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  2. When I was a chorister there, the choir stalls were at the crossing end of the nave, further from the organ than now (still not far, the nave being so short, of course!). Evensong was sung there Monday, Tuesday, Thursday, Saturday, and Sunday; Wednesday was men-only, and Friday was unaccompanied at the East End (occasionally using the "Crotch" organ - no longer present - for continuo). Sunday mornings had Mattins in the choir stalls, followed for my first couple of years by the Litany, after which we processed to the East End for the Eucharist, which was unaccompanied; the only exceptions were Christmas Day and Easter Day when we sang the Eucharist from the choir stalls, with organ. No weekday Eucharists except 8am on red-letter saints' days, when the boys, alone, sang plainchant - most often, but not always, Missa de Angelis. Stories about what the choir got up to while having breakfast alone early, supervised by only the cook, don't really belong here... Paul
  3. Am sure there is a recording, made by Christopher Dearnley, playing the various organs in St Pauls ( Michael Woodwards St Pauls LP/CD's) https://www.prioryrecords.co.uk/index.php?route=product/product&path=59_74&product_id=2095
  4. Whether it qualifies for inclusion in this thread or not, I am not sure, but a famous instrument that was designed to be moved around within a single building is the 'Willis on Wheels' at St Paul's Cathedral.
  5. Last week
  6. When I was there as an undergraduate 40 years ago the choir would normally sing at the West End but they were always at the East End for the Thursday Evening Eucharist (where the Mass Setting was always unaccompanied), which certainly gave the service a Mediaeval feel.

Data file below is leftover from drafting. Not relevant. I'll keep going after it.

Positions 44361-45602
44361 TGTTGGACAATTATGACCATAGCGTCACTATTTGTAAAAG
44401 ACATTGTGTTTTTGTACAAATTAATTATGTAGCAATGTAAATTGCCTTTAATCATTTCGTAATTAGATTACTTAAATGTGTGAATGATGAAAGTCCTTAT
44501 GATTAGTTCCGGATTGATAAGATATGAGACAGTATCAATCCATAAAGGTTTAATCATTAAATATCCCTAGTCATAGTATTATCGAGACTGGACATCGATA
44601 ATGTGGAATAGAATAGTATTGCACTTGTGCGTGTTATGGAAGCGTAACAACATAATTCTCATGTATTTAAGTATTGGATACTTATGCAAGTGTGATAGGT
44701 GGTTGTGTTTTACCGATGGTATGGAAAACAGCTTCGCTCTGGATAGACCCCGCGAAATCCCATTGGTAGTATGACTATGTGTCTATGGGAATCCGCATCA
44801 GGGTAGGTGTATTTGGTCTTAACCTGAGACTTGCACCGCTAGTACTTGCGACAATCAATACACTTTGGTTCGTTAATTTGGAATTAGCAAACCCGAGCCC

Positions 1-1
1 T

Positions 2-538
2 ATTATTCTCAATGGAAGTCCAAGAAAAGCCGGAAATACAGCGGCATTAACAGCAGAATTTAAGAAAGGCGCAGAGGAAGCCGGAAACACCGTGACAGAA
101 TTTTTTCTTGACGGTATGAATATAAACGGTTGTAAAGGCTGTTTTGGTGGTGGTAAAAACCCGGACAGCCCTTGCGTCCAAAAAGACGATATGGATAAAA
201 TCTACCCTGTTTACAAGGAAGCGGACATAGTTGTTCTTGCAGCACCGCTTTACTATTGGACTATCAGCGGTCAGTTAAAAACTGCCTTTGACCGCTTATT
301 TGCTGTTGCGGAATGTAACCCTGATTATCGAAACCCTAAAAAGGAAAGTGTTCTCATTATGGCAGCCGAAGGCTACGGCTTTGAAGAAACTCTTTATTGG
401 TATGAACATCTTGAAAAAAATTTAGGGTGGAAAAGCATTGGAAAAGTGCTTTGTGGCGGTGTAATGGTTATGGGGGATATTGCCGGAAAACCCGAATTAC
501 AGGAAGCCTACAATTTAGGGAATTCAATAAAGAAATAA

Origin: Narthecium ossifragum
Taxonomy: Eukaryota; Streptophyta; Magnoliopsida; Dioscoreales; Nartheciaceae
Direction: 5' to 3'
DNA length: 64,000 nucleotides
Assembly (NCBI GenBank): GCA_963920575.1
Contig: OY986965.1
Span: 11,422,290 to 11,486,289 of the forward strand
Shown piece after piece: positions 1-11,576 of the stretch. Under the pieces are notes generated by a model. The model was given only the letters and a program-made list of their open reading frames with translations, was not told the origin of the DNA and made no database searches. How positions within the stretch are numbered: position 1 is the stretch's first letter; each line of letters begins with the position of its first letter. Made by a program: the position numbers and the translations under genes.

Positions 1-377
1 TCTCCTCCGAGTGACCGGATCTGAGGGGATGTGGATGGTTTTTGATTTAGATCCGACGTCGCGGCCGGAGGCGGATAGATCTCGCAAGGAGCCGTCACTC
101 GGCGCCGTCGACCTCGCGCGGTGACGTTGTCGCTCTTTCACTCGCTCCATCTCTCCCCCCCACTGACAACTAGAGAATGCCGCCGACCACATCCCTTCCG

7. This doesn’t answer your question about the organ but is perhaps useful background information. The central aisle (nave & choir) is entirely laid out in collegiate form. The choir used to sing at the west end. The choir has moved to the east end on account of scaffolding in the nave and ante-chapel related to conservation and lighting works. The new organ is described as temporary. https://www.chch.ox.ac.uk/news/oxfords-cathedral/seeing-cathedral-different-light As the east end is a more acoustically pleasing space for choral music (more stone, less wood), I wonder if this is also a time of experimentation concerning the liturgical layout of the building.
  8. Is anyone able to say a little bit about what happens musically at Christ Church these days? I'm just curious about a very beautiful Evensong I have just watched (and I can't find the link) - it was Tuesday this week - Noble in B minor and Stanford Justorum Animae. Lovely organ playing beforehand - Howells Intrada 2 - (must get that out!) - but played on a two manual pipe organ. The whole service was accompanied on this small instrument and the main organ only used for the David Bednall voluntary. I know very little about the layout of the cathedral or complications that there may be between the extant organ and the position of the choir etc. Can anyone tell us what the new instrument is all about and whence it came, etc?